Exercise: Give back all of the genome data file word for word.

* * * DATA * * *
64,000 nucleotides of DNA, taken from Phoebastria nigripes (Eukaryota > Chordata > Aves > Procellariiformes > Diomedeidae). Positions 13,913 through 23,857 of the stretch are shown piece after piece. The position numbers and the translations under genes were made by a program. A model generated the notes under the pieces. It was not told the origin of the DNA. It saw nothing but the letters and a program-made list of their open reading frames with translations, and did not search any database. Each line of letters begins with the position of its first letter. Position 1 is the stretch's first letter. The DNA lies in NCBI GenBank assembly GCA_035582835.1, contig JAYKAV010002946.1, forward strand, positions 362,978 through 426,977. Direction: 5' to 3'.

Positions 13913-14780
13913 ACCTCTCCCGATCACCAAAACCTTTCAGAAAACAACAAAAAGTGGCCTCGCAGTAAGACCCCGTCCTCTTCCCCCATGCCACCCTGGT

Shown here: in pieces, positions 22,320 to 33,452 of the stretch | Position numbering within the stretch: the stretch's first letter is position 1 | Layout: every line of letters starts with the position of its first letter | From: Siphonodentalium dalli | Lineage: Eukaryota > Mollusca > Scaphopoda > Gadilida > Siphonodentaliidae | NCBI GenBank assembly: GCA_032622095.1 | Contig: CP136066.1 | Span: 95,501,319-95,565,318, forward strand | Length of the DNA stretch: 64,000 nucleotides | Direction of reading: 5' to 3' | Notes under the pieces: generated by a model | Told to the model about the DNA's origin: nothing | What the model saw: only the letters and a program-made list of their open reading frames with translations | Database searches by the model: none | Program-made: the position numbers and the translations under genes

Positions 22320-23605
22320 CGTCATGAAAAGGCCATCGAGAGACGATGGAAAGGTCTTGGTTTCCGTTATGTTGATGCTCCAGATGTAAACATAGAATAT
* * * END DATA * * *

64,000 nucleotides of DNA, taken from Phoebastria nigripes (Eukaryota > Chordata > Aves > Procellariiformes > Diomedeidae). Positions 13,913 through 23,857 of the stretch are shown piece after piece. The position numbers and the translations under genes were made by a program. A model generated the notes under the pieces. It was not told the origin of the DNA. It saw nothing but the letters and a program-made list of their open reading frames with translations, and did not search any database. Each line of letters begins with the position of its first letter. Position 1 is the stretch's first letter. The DNA lies in NCBI GenBank assembly GCA_035582835.1, contig JAYKAV010002946.1, forward strand, positions 362,978 through 426,977. Direction: 5' to 3'.

Positions 13913-14780
13913 ACCTCTCCCGATCACCAAAACCTTTCAGAAAACAACAAAAAGTGGCCTCGCAGTAAGACCCCGTCCTCTTCCCCCATGCCACCCTGGT

Shown here: in pieces, positions 22,320 to 33,452 of the stretch | Position numbering within the stretch: the stretch's first letter is position 1 | Layout: every line of letters starts with the position of its first letter | From: Siphonodentalium dalli | Lineage: Eukaryota > Mollusca > Scaphopoda > Gadilida > Siphonodentaliidae | NCBI GenBank assembly: GCA_032622095.1 | Contig: CP136066.1 | Span: 95,501,319-95,565,318, forward strand | Length of the DNA stretch: 64,000 nucleotides | Direction of reading: 5' to 3' | Notes under the pieces: generated by a model | Told to the model about the DNA's origin: nothing | What the model saw: only the letters and a program-made list of their open reading frames with translations | Database searches by the model: none | Program-made: the position numbers and the translations under genes

Positions 22320-23605
22320 CGTCATGAAAAGGCCATCGAGAGACGATGGAAAGGTCTTGGTTTCCGTTATGTTGATGCTCCAGATGTAAACATAGAATAT